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Global Health Security Conference will be held in Sydney, June 18-20, 2019

Hosted by the University of Sydney and supported by the Australian Government, the 2019 Global Health Security conference is slated to cover a wide range of emerging health issues on June 18-20.

Side meetings will include the CEOs of product development partnerships including TB Alliance and Medicines for Malaria Venture (MMV), as well as the CEO of the Center for Epidemic Preparedness Innovations (CEPI), who will discuss research and development for health security.

Separate side events by the Burnet Institute and Global Citizen will both focus on tuberculosis issues in the region.

Conference website - GHS 2019

Global Fund vice chair writes on Papua New Guinea disease challenges and Australian health security

Roslyn Morauta, Papua New Guinea resident and Vice-Chair of the Board of the Global Fund to Fight AIDS, Tuberculosis and Malaria, published an editorial on Papua New Guinea’s serious public health challenges and its implications for Australia's public health.

Papua New Guinea has the highest malaria burden in the world outside Africa, affecting primarily pregnant women and children under five years of age. It also has around 30,000 new cases of tuberculosis (TB) each year, the highest number of new tuberculosis cases in the Pacific Island region. TB is now the leading cause of death in Papua New Guinea. Morauta emphasized that Papua New Guinea is only four kilometers from Australia at its nearest point, and failure to address TB or an outbreak of any infectious disease is a threat to the health and economic security of Australia.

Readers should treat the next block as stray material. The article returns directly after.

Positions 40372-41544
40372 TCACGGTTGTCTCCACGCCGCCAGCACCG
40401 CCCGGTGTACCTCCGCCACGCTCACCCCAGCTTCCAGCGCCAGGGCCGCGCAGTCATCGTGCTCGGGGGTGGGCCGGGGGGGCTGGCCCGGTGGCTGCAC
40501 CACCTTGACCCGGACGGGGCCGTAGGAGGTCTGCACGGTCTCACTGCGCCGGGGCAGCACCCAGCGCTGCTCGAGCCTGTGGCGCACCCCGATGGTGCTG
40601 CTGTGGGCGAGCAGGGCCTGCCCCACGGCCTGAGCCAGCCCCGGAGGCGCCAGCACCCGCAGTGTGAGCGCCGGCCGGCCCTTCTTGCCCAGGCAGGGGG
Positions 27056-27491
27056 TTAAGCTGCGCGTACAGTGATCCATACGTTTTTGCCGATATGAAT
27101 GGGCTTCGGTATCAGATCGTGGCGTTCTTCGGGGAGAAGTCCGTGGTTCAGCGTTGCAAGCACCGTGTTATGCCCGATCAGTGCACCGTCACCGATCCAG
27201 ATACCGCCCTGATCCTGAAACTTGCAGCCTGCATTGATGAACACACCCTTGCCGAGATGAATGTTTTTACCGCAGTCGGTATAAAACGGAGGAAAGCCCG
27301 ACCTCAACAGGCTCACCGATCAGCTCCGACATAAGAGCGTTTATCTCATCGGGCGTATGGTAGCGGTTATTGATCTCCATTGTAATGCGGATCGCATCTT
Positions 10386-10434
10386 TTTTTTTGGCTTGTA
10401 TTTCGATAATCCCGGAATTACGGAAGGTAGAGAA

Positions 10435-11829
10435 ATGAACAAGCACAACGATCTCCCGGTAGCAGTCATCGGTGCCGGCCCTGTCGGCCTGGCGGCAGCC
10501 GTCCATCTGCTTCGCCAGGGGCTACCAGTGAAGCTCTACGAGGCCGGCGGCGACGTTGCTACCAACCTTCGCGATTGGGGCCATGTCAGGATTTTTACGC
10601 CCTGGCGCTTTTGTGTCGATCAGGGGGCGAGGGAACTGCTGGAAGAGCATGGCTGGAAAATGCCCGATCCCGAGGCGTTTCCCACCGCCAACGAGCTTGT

Editorial - The Mandarin

Australia Global health

Development Policy Centre compares Australia's and New Zealand's development budgets

In a blog post, Terence Wood of the Development Policy Centre at Australian National University compared the trends in Australia’s and New Zealand’s development assistance programs.

His piece outlined the strong performance of New Zealand in increasing the ratio of its official development assistance to gross national income in recent years, compared to the decline of Australia’s development assistance ratio.

Blog site - Development Policy Centre

Australia

Five graphs illustrate changes in Australia's approach to foreign assistance